A year ago on March 8, 2020 – International Women’s Day – India played the final of the T20 World Cup and lost by 85 runs. It was a heavy defeat triggered by an all too familiar batting collapse but that record-breaking match was seen by many as the start of something new.
And the effects of that break from the game were evident when India played their first international match in 364 days, suffering a heavy eight-wicket loss to South Africa in the series-opening One-Day International on Sunday.
South Africa’s emphatic victory deserves praise but at the same time, an under-prepared India cannot be condemned for being outplayed by a team fresh off a double-series win.
On paper, this was India’s biggest loss to the Proteas in terms of wickets and balls remaining (59) as Lizelle Lee and Laura Wolvaardt shared the highest-ever opening wicket stand against India in women’s ODIs.
On paper, it was not at all a satisfactory result for the last ODI World Cup’s runners up and a home team with some of the world’s best players.
But on paper alone, the context is lost.
Indian women’s cricket cannot be seen through a straightforward lens in 2021. Because perspective matters when a team is playing together after only four practice sessions in a year.
Captain Mithali Raj alluded to the fact that confidence can only be gained through game time after the match while vice-captain Harmanpreet Kaur said that India lacked match practice and will need time to recreate their lost rhythm as a team.
“...We didn’t get much time where we got to work as a unit. In any format, as a team you need to spend time on the field and get ready for any series.
... In the past few years, we had built a rhythm but to create that rhythm again we will need some time. In the next game we will try to do that as a unit.”— Harmanpreet Kaur after the first ODI
In a sense, this return to international cricket was little more than a practice match for India to assess where exactly they stand as a team.
India had not played ODI cricket since November 2019 and a large chunk of the team hadn’t played any top-flight cricket for a year, bar three matches in the Women’s T20 Challenge in the UAE. Some of the younger players had some club cricket under their belt but in a team sport, collective training counts for a lot.
An off-key performance
This rustiness showed in small but vital moments: shot selection, bowling variations, finding the gaps, body language. Collectively, the team just didn’t click.
Most of India’s wickets fell due to rustiness while a number of scoring opportunities were let go due to tentativeness. Being put in to bat with no scoreboard pressure and on a pitch that looked good for batting with the ball coming on nicely, there was no real rush to play an unnatural game.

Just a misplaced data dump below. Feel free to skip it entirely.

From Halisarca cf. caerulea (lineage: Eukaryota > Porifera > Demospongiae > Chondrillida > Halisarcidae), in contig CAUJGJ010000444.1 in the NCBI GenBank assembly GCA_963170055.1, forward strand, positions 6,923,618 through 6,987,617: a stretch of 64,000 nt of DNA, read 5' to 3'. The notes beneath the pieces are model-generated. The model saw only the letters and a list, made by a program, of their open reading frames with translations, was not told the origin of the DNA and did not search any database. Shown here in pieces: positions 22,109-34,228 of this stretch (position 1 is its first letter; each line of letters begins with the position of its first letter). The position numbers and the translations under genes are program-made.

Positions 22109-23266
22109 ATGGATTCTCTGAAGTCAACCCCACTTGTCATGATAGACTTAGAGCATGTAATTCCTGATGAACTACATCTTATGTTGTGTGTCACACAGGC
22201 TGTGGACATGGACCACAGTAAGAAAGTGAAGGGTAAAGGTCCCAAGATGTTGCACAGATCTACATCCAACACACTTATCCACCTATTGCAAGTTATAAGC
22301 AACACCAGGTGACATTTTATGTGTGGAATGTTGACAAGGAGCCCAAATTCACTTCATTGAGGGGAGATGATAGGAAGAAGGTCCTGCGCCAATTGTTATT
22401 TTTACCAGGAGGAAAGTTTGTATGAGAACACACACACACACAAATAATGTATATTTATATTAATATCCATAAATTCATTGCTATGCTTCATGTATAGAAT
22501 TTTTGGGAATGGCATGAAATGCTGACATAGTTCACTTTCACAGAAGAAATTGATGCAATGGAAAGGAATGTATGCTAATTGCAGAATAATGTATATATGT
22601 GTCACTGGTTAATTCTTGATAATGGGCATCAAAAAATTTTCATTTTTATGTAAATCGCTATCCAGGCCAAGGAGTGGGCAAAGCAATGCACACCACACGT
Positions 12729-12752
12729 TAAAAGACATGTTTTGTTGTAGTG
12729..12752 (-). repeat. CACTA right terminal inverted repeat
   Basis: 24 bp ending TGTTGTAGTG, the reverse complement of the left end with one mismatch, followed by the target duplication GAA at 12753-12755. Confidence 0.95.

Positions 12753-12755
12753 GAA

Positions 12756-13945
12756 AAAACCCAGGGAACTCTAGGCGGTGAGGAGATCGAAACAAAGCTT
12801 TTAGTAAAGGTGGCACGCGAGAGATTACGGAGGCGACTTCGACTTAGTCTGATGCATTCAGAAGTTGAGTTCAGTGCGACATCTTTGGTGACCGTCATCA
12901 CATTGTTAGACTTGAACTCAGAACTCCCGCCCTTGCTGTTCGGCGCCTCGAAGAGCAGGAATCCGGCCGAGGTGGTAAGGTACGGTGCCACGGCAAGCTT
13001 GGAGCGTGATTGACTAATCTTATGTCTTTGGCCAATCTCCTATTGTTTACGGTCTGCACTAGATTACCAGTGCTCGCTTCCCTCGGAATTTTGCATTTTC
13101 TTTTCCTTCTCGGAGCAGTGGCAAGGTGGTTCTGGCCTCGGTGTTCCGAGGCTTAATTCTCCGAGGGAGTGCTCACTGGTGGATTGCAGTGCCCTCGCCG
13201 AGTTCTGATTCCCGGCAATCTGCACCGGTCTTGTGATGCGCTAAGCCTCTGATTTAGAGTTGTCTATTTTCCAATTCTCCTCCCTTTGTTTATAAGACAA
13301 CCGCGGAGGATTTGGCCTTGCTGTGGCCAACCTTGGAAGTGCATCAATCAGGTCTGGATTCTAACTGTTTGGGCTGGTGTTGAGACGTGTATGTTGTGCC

Of course, the batting problems aren’t all new. The lack of practice may be a new reality but the collapse had a familiar ring to it.
In Lucknow, the top scorer for India was Mithali Raj (50 off 85), who made a patient half century, followed by Harmanpreet Kaur (40 off 41 balls), who looked in very good touch too. They helped India recover from 40/3 and stitched a good partnership. When the captain and the deputy were batting together, the blueprint for middle-overs ODI batting seemed perfect: the anchor and the aggressor in tandem.
Harmanpreet and Mithali shared a 62-run fourth-wicket stand followed by a 52-run fifth-wicket partnership with Deepti Sharma. But once the last real batting pair was dismissed in the batting powerplay, it was all downhill as India managed just 23 runs in the final 12 overs with not a single boundary.
When South Africa came out to bat, India’s bowling – generally a more settled collective force than the batting – was completely off-key.
With a largely experienced bowling attack in conditions suiting spin, the absolute lack of consistency and wicket-taking deliveries were jarring. The attack was often unable to bowl to the field and gave away far too many easy runs in a small chase.
Jhulan Goswami kept missing the line to be bowled as per the field placements while debutant Monica Patel seemed like she was a deer caught in the headlights.
Crucially, the spin threat of Sharma, Poonam Yadav and Rajeshwari Gayakwad was neutralised by their inability to bowl a tight line. Such was the ineffectiveness of India’s strongest bowling suit that Mithali was forced to go with pace and spin instead of the favoured all-out spin at one time.
Goswami eventually got two wickets late in the day to add to her record tally of ODI wickets but the 38-year-old veteran’s frustration at not getting her deliveries right was evident and sort of encapsulated the kind of day it was for the Indian team.
So at the moment, the team deserves empathy more than criticism. Even being back on the field, must feel like a win.
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